The Dark Flood Rises

The Dark Flood Rises

Book - 2016
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From the great British novelist Dame Margaret Drabble comes a vital and audacious tale about the many ways in which we confront aging and living in a time of geopolitical rupture.

Francesca Stubbs has an extremely full life. A highly regarded expert on housing for the elderly who is herself getting on in age, she drives "restlessly round England," which is "her last love . . . She wants to see it all before she dies." Amid the professional conferences that dominate her schedule, she fits in visits to old friends, brings home cooked dinners to her ailing ex-husband, texts her son, who is grieving over the shocking death of his girlfriend, and drops in on her daughter, a quirky young woman who lives in a flood plain in the West Country. Fran cannot help but think of her mortality, but she is "not ready to settle yet, with a cat upon her knee." She still prizes her "frisson of autonomy," her belief in herself as a dynamic individual doing meaningful work in the world.

The Dark Flood Rises moves between Fran's interconnected group of family and friends in England and a seemingly idyllic expat community in the Canary Islands. In both places, disaster looms. In Britain, the flood tides are rising, and in the Canaries, there is always the potential for a seismic event. As well, migrants are fleeing an increasingly war-torn Middle East.

Though The Dark Flood Rises delivers the pleasures of a traditional novel, it is clearly situated in the precarious present. Margaret Drabble's latest enthralls, entertains, and asks existential questions in equal measure. Alas, there is undeniable truth in Fran's insight: "Old age, it's a fucking disaster "

Publisher: Edinburgh :, Canongate Books,, 2016
ISBN: 9781432839505
Branch Call Number: FIC DRA
Characteristics: 326 pages ; 25 cm

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llwboston
Apr 20, 2018

Margaret Drabble writes cleverly and ruminates beautifully about individual characters coming to terms with the limitations brought on by aging. Unfortunately, it became too much of a good thing, especially the numerous and often repetitive cataloguing of academic pursuits. (Aside from A.S. Byatt's Posession, I can't think of a novel comprised of characters from liberal arts academia that is truly compelling.) There is some intriguing "foreshadowing" toward the end that creates a bit of suspense, but the only really interesting character is Fran. It also bothered me that the male characters were all one-dimensionally self-centered. And I felt a sinister undercurrent in all of the Canary Island scenes, though nothing concrete materialized.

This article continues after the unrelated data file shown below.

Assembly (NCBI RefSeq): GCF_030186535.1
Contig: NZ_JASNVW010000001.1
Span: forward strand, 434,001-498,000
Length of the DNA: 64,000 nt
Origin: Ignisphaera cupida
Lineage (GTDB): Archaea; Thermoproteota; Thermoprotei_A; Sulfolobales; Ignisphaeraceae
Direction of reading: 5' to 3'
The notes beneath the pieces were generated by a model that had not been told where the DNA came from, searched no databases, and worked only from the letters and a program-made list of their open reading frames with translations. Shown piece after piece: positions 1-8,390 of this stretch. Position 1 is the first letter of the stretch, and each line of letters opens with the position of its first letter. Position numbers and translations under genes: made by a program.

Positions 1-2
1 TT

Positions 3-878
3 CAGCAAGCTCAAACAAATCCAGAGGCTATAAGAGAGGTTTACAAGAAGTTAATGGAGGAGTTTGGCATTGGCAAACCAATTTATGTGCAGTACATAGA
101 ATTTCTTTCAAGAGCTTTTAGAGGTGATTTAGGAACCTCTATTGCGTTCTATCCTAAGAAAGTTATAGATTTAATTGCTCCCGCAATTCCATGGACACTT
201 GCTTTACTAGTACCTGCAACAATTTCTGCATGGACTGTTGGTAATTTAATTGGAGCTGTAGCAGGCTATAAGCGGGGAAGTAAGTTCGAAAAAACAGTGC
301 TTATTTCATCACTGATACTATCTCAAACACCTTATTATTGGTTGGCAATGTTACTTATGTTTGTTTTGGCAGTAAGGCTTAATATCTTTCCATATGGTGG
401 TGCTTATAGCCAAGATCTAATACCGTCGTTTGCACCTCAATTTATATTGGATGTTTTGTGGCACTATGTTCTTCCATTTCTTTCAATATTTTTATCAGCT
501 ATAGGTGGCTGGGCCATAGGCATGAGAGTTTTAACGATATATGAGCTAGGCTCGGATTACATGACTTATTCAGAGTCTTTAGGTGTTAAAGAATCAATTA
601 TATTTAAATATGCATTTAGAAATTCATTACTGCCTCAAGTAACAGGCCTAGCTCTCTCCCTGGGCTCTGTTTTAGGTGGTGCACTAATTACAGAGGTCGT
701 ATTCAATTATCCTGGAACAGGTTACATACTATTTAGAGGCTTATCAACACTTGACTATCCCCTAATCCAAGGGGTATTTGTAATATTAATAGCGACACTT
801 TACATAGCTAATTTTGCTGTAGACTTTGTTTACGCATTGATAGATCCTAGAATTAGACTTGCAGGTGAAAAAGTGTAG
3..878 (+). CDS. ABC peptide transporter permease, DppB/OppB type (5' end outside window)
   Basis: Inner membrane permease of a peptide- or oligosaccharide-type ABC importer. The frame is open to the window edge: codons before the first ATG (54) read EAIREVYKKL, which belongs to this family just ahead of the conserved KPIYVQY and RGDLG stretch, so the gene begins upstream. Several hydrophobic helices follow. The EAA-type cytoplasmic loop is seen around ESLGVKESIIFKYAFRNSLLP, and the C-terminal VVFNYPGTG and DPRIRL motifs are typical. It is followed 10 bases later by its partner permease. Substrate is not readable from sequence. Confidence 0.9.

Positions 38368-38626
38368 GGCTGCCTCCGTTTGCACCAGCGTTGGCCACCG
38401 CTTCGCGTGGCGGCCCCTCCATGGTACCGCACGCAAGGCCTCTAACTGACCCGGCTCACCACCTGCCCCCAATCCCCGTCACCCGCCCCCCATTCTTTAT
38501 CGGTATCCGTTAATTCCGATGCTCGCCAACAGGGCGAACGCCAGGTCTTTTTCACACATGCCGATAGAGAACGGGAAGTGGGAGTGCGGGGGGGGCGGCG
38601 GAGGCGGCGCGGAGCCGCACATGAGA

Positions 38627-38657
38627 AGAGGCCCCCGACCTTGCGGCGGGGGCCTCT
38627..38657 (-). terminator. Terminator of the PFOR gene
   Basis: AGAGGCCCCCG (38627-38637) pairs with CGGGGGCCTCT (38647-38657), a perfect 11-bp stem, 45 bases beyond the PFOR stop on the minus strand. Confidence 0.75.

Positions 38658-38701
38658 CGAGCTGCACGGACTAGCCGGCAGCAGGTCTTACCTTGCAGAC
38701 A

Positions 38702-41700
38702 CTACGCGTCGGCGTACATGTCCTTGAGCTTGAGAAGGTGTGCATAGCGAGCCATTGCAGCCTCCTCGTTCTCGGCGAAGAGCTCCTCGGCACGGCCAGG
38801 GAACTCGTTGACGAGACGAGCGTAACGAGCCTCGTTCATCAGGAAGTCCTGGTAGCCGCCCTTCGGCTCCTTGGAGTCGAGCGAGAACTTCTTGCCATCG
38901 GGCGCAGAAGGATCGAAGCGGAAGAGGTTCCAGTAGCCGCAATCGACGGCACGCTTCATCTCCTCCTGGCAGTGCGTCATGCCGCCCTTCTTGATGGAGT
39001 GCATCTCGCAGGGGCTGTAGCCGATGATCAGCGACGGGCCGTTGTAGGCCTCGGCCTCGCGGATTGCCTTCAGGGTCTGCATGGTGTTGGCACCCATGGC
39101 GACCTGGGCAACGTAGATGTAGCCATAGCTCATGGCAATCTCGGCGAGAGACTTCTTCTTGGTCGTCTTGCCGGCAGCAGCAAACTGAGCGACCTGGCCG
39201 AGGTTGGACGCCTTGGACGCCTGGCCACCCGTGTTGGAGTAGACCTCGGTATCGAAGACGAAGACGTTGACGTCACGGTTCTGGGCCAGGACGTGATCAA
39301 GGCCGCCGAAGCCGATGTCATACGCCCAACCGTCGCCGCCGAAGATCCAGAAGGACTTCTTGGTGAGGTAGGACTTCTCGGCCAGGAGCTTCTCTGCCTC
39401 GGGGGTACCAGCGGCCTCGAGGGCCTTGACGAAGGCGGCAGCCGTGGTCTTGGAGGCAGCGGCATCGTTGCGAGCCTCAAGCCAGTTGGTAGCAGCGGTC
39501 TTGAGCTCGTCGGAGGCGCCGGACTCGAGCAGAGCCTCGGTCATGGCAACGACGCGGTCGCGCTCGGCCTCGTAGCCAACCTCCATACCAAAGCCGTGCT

c
capitalcity
Mar 01, 2018

The Dark Flood Rises, a title that implies we inhabit a boggy personal landscape, a flood plain of sorts, subject to inevitable capitulation. How long are we able to keep high and dry? Drabble scripts train of thought ruminations by heterogeneous characters that, at the same time, are all interlinked to one another as colleagues, friends, family; the pervading commonality being dwelling in the latter stages of one's allotted span, or involved with someone who is. As we assess our dwindling opportunity at life, what prevails: worthwhile experiences, remorse, onwards and upwards (not done yet!), an uneventful gentle glide to a final landing? This novel configures a quirky, evocative composition that reminds the reader that although every day counts, our individual valuation metrics differ.

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SRZ37
Jul 14, 2017

Way too wordy, interior. Couldn't figure out transitions; in a word, unreadable.

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